It is widely assumed that microbial activity and respiration rates respond linearly to substrate concentrations, irrespective of substrate chemical characteristics, but this assumption remains largely untested. We know that microbial decomposition of soil organic matter (SOM) and the amount of CO2 respired from soil depends on substrate availability. While soils with high SOM concentrations will have higher respiration rates than soils with low SOM concentrations, the specific relationship between substrate quantity and CO2 respired and its underlying mechanisms has robust theoretical, modeling, and management implications. In a lab incubation experiment, we amended a mixture of agricultural soil and sand with increasing amounts of one of three plant residues differing in their C/N ratio (clover C/N 14; rye C/N 23 and wheat straw C/N 110). Keeping the soil/sand mixture at a constant ratio, we obtained 9 levels of organic carbon (OC) content ranging from 0.25% to 5.7%. The sand-soil-residue mixtures were then incubated at constant temperature and water contents for a total of 63 days. Our results show that across substrates CO2 production increased with increasing OC content following a sigmoidal curve function instead of the expected linear one. A breakpoint analysis for the respiration curve of rye revealed two significant break points at 1.3 and 3.8 % OC. The three individual linear relations might be shaped by spatial separation of substrate and microbes and the interaction of the microbes themselves. In the first "survival" phase up to 1.3 % OC, more substrate leads to the survival of more microbes. However, microbial growth does not result in the discovery of new resources. In the "expansion" phase (1.3 % OC to 3.8 % OC), microbial growth is successful and microbes can exploit new resources. Finally, in the "competition" phase microbes start to compete for space and resources, which leads to a decrease in decomposition and respiration. While the results for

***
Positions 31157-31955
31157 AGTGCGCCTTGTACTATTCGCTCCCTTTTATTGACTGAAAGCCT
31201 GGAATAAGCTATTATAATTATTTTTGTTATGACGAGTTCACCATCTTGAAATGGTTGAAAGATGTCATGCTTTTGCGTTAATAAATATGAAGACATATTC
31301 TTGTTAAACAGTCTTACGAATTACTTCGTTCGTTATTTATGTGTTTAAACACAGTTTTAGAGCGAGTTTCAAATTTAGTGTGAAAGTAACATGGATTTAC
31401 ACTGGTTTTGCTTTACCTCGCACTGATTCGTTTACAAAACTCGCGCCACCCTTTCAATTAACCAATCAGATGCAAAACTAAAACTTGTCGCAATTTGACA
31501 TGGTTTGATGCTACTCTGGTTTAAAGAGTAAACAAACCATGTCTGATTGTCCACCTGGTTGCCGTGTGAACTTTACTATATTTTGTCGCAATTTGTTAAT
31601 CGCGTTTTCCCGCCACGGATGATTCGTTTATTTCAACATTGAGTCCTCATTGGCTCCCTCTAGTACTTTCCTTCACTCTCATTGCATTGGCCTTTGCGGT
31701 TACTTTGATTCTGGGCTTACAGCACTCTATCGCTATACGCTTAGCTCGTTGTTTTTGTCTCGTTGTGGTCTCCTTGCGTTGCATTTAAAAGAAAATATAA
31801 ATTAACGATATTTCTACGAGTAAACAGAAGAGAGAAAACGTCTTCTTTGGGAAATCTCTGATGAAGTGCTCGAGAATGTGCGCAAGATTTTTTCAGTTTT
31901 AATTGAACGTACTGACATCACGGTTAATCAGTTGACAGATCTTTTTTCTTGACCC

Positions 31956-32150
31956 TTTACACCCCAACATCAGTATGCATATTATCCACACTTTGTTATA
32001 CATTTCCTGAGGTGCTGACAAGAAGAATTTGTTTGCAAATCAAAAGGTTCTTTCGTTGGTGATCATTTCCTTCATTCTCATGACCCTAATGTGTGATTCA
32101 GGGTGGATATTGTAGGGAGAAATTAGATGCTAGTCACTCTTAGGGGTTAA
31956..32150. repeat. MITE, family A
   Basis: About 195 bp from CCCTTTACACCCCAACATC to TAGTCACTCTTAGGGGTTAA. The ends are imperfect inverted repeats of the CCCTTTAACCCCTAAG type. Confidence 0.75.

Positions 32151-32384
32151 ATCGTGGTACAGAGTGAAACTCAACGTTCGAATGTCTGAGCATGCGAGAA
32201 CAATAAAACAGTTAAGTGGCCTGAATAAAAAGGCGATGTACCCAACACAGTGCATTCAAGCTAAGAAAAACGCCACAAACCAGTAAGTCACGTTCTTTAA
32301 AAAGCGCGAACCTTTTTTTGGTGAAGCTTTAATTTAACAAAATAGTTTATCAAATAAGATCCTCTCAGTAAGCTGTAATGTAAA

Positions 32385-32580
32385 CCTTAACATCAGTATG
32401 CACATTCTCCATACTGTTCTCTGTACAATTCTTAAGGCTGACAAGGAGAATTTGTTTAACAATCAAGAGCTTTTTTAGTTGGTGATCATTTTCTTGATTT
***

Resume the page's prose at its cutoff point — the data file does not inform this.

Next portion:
15. [Effects of conversion of natural broad-leaved forest to Chinese fir plantation on soil respiration in subtropical China].

    PubMed

    Zhang, Rui; Bai, Yang; Liu, Juan; Jiang, Pei-kun; Zhou, Guo-mo; Wu, Jia-sen; Tong, Zhi-peng; Li, Yong-fu

    2015-10-01